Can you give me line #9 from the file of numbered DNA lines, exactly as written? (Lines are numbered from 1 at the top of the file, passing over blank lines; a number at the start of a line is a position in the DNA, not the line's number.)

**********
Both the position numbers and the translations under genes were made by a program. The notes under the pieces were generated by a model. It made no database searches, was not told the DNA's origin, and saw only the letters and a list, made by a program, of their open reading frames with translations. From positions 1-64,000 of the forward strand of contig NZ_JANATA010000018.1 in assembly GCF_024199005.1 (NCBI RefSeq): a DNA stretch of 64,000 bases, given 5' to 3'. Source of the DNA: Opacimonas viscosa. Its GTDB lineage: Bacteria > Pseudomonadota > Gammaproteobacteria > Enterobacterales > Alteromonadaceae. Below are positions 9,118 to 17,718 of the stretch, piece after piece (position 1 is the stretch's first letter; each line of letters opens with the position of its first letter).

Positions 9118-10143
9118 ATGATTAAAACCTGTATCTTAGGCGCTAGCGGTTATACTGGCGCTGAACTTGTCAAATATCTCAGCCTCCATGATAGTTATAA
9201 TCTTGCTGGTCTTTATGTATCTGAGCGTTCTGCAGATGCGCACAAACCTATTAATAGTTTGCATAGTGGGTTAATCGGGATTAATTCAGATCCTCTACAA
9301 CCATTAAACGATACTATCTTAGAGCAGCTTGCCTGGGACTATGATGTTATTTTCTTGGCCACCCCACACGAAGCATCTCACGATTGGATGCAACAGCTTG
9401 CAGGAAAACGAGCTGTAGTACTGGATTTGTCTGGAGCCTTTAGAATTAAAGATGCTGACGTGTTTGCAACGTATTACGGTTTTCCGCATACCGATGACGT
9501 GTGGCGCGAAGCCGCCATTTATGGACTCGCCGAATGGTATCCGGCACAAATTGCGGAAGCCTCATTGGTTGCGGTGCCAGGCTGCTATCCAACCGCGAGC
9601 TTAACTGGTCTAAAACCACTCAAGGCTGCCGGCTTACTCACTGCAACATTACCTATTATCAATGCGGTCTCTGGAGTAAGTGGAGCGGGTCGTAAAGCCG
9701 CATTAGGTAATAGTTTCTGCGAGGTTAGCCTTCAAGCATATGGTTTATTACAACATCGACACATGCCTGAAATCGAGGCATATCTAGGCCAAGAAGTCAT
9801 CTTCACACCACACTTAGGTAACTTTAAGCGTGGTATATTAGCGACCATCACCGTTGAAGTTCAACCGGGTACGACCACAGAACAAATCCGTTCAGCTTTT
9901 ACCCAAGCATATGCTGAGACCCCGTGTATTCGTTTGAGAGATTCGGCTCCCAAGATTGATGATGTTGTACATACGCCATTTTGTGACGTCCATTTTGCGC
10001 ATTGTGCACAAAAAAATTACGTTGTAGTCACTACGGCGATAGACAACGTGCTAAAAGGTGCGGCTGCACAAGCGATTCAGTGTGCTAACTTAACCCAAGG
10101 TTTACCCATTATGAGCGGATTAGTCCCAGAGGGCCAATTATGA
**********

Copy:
9701 CATTAGGTAATAGTTTCTGCGAGGTTAGCCTTCAAGCATATGGTTTATTACAACATCGACACATGCCTGAAATCGAGGCATATCTAGGCCAAGAAGTCAT